February 29, 2008

What are Vulvar Cysts – Causes, Symptoms and Abscess Treatment

Posted in Category : Women's Health

The outer parts of a female’s genital organs are known as the vulva. It is not a single part but rather, refers to the area around the genital organs and comprises of the labia majora, labia minora, clitoris, mons pubis and the vaginal opening. The structure of the vulva differs from woman to woman and may be responsible for some women being more susceptible to certain medical conditions than others. The multitude nerve endings and blood vessels in the area around the vulva make it an extremely sensitive and responsive part of a woman’s anatomy. As a result, any kind of sore, blister, lesion or cyst in this region can cause immense pain and discomfort to the woman.

A cyst is a closed sac just below the skin that is usually filled with pus. It can form at any place on the body and depending on its location, may be filled with fluid, semi-solid masses or sometimes, even gas. It appears as a boil on the skin and is usually caused by impacted hair follicles. Some cysts burst in time and clear up, while others can get infected leading to the formation of an abscess and will therefore require treatment.

A vulvar cyst is a medical term used to describe a cyst that forms in the vulvar region. It could refer to a cyst on the labia minora, clitoris or any other part of the vulva. Usually a cyst develops in an area where hair tends to grow, but this is not so in the case of vulvar cysts. There are many glands present in the vulvar region responsible for secreting a lot of mucus and fluids. These help keep the vagina clean as well as act as lubricants during sexual arousal. What causes a vulvar cyst is the blockage of any of these glands.

Cysts within the vulva are a much more difficult proposition to deal with than cysts located on the vulva. The former occurs within a fold of the skin and is less accessible and more painful for the woman. At times these cysts appear similar to the pimples that occur on the face while at other times they may appear as a large pus-filled cyst on vulva causing it to have a distorted, asymmetrical appearance.

The most common type of vulvar cyst is known as Bartholin’s cyst and is caused by the blockage of the Bartholin duct which leads to the gland. The exact cause of the blockage remains unknown but some studies seem to blame hormonal changes in the body that change the chemistry of the fluids being secreted. Another theory is that improper hydration in the body is the culprit while others blame it on periods of sexual inactivity, especially in older women, resulting in lower blood flow to the vulvar region.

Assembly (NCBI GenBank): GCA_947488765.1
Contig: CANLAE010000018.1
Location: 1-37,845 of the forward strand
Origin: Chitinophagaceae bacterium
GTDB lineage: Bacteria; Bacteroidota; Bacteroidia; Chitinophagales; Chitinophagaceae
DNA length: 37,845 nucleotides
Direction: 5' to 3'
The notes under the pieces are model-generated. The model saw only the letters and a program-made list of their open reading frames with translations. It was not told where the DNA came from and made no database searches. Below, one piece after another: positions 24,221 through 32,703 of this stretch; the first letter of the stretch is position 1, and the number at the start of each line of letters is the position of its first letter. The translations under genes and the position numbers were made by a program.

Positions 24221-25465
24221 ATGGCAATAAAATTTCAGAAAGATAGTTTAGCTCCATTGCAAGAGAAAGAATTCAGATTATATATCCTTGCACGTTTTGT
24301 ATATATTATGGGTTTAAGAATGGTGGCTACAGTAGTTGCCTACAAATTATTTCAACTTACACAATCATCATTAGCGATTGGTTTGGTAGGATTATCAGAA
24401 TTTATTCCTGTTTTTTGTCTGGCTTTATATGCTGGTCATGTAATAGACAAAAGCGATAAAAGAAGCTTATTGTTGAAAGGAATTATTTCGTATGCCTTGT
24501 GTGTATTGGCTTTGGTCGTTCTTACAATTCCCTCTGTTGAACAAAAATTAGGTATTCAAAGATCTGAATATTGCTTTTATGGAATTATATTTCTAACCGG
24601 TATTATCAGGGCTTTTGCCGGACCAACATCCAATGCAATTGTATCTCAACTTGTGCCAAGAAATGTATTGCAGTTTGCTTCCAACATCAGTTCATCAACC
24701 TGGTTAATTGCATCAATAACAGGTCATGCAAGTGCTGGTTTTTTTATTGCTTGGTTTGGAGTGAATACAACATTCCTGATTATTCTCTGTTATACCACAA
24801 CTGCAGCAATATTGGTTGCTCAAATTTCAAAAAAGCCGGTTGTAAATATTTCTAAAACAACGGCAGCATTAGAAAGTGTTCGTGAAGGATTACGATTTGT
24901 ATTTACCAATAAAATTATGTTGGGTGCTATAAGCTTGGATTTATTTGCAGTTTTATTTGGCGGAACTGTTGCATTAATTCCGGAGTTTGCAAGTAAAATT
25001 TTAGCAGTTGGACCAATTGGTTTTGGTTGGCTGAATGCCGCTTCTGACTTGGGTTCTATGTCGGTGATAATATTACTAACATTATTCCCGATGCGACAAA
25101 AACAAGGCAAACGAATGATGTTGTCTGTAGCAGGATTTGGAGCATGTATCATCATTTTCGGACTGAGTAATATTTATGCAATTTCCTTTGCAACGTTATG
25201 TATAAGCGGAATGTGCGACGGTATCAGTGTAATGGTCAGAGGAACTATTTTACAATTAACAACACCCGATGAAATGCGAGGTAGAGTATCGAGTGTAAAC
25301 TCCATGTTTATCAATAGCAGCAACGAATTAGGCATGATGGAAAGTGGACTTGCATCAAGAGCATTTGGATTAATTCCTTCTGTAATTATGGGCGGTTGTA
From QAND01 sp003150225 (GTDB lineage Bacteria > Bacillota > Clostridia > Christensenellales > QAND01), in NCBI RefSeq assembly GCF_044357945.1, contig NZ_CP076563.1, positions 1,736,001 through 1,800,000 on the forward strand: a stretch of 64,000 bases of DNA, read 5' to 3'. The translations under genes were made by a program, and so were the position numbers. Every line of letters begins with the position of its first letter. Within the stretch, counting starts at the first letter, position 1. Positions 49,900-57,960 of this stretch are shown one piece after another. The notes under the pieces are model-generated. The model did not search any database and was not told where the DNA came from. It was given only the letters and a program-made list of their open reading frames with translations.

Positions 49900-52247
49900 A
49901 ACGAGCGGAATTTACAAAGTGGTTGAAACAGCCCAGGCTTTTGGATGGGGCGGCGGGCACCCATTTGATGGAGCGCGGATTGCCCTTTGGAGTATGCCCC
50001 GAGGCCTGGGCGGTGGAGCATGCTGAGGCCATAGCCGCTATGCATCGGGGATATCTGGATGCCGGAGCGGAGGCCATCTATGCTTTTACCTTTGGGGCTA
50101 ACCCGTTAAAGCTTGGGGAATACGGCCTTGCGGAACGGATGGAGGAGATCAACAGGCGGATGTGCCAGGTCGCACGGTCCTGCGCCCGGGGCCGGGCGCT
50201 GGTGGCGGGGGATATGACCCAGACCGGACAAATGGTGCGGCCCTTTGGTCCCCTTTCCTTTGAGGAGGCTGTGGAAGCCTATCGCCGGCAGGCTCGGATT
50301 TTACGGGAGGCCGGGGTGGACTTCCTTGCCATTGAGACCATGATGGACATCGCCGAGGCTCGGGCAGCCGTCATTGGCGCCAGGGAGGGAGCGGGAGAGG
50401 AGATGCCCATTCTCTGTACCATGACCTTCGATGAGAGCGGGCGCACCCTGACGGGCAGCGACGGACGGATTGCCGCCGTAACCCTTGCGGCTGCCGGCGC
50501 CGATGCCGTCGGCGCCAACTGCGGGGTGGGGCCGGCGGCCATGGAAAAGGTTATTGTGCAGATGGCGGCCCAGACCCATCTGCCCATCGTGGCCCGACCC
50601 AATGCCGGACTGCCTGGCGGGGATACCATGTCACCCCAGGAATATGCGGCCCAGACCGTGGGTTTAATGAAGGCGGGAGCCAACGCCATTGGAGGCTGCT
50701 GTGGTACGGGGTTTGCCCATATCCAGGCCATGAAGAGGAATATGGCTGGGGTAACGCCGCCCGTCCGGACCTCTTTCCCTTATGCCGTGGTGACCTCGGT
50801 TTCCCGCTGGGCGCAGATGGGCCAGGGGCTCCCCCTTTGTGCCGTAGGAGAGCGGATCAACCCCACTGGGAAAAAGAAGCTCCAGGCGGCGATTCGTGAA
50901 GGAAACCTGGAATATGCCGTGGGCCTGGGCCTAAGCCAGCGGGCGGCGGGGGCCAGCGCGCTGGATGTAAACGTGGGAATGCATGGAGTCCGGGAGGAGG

Whatever the cause of vulvar cysts, it can cause a lot of pain and discomfort. Most cysts that do not clear up can become infected and result in inflammation and pain. These blood filled cysts can turn into abscesses and will require treatment. The doctor may decide to treat it with a course of antibiotics if an infection is detected or in case a sexually transmitted infection is detected. Larger or embedded cysts may require removal by surgical means. Surgery may also be required in cases where the cyst does not resolve by itself.

Some cases may require surgical drainage. This procedure is usually used in cases where the cyst is either very large or infected. It is performed using local anesthesia and sedation and involves the making of a small incision in the cyst which is then allowed to drain. A small catheter or rubber tube is then placed in the incision where it remains for up to six weeks. This allows the cyst to drain completely.

Vulvar cysts may recur and in such cases your doctor may resort to a procedure known as “marsupialization”. In this procedure, the doctor makes a drainage incision and places stitches on either side of the incision. This creates a permanent opening about ¼ inches in length. A catheter is inserted, allowing the cyst to drain. If there is an active infection, the abscess will be drained first and treated with antibiotics before the marsupialization is performed. For persistent cysts that do not respond to any of these treatments, doctors may resort to surgery to remove the affected gland.

Whatever the form of treatment decided upon by your doctor, certain measures can help alleviate the discomfort of a vulvar cyst. Sitting in a Sitz bath three to four times a day may help a small cyst to drain on its own. Another important precaution is to abstain from all forms of sexual activity till such time as the problem resolves.